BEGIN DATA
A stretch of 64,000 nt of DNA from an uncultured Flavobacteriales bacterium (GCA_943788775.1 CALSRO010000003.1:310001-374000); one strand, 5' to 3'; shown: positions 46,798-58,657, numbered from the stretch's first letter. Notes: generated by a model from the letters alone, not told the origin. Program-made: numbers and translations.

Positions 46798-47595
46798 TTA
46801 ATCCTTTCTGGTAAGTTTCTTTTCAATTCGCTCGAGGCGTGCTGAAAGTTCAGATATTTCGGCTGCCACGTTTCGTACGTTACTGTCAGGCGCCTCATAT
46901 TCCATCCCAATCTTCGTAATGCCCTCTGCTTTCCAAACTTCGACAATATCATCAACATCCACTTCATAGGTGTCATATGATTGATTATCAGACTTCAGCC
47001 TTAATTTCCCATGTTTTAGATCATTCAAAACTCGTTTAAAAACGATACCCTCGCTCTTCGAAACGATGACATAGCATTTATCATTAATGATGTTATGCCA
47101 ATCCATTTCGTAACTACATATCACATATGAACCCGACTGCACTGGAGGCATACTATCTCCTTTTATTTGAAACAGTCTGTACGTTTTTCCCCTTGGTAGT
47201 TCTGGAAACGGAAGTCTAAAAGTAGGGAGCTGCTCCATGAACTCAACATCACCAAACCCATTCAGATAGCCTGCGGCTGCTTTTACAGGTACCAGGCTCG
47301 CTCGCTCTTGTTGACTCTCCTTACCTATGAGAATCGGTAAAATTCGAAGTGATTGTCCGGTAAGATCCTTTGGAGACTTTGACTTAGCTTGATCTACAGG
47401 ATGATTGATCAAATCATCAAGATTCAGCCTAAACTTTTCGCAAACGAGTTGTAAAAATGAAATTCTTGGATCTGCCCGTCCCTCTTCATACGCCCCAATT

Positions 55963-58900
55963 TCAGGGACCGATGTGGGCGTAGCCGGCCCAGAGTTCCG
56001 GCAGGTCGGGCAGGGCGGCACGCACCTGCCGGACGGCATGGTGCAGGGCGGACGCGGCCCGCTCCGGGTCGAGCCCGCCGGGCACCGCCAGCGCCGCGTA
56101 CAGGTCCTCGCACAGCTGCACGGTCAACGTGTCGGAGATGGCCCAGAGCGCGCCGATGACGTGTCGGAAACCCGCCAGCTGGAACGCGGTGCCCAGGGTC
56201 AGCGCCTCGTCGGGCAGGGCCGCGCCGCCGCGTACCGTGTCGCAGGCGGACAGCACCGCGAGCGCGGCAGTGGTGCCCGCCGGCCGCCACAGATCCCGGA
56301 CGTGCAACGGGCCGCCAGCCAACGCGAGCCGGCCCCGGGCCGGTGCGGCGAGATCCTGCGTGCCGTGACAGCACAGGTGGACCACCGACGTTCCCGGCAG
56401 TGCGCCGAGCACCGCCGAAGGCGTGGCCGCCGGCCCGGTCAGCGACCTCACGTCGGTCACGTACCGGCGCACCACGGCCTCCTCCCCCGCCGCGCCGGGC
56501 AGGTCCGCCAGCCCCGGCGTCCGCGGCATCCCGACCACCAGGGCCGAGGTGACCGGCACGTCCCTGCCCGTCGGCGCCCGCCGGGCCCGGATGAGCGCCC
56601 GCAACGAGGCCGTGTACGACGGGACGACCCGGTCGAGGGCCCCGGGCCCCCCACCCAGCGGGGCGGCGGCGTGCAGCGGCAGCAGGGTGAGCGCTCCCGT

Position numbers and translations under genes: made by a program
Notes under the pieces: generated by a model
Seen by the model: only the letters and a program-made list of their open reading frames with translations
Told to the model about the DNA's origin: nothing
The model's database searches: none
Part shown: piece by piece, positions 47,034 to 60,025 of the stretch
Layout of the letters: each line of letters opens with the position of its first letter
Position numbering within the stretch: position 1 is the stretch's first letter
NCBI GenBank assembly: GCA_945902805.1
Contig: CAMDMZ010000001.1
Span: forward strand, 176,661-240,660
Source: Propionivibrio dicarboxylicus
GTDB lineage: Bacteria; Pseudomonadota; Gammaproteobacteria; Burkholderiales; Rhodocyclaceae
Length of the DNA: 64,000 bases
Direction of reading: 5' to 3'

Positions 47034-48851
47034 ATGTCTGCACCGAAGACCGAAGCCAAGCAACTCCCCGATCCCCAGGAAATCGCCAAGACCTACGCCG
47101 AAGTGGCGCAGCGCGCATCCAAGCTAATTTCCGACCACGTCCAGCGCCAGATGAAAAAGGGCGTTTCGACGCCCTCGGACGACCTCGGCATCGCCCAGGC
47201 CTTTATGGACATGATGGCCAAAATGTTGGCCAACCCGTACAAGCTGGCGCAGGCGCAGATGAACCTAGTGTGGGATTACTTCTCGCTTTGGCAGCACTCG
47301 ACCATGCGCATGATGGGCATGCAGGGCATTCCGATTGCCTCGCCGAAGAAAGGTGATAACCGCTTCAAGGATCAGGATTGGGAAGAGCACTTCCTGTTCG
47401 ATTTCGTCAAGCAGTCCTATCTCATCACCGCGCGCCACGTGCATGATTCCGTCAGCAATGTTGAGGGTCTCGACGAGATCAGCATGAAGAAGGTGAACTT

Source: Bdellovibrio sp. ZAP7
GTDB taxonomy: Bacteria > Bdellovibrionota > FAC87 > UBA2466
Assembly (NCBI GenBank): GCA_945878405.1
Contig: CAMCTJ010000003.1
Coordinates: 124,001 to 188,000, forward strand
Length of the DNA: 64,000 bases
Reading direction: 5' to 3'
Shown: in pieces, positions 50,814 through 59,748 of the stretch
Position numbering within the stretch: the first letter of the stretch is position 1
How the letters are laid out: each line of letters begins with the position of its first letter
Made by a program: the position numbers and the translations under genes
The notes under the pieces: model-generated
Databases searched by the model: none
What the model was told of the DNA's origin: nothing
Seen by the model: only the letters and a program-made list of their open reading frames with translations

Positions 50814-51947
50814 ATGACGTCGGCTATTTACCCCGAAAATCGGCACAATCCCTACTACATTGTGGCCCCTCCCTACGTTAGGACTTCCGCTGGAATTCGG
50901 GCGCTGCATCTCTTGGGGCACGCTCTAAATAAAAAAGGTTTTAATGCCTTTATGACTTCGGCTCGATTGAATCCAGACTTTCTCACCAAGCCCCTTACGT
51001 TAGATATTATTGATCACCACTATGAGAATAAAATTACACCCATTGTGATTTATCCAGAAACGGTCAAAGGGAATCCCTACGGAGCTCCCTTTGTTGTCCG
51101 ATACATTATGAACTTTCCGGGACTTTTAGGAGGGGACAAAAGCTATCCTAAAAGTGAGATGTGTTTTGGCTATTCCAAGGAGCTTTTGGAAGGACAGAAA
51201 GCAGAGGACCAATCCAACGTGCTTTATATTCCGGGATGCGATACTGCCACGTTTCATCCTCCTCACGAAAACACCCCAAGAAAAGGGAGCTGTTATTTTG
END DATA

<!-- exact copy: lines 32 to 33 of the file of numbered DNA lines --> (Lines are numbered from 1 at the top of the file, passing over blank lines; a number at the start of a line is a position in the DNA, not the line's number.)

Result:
GTDB lineage: Bacteria; Pseudomonadota; Gammaproteobacteria; Burkholderiales; Rhodocyclaceae
Length of the DNA: 64,000 bases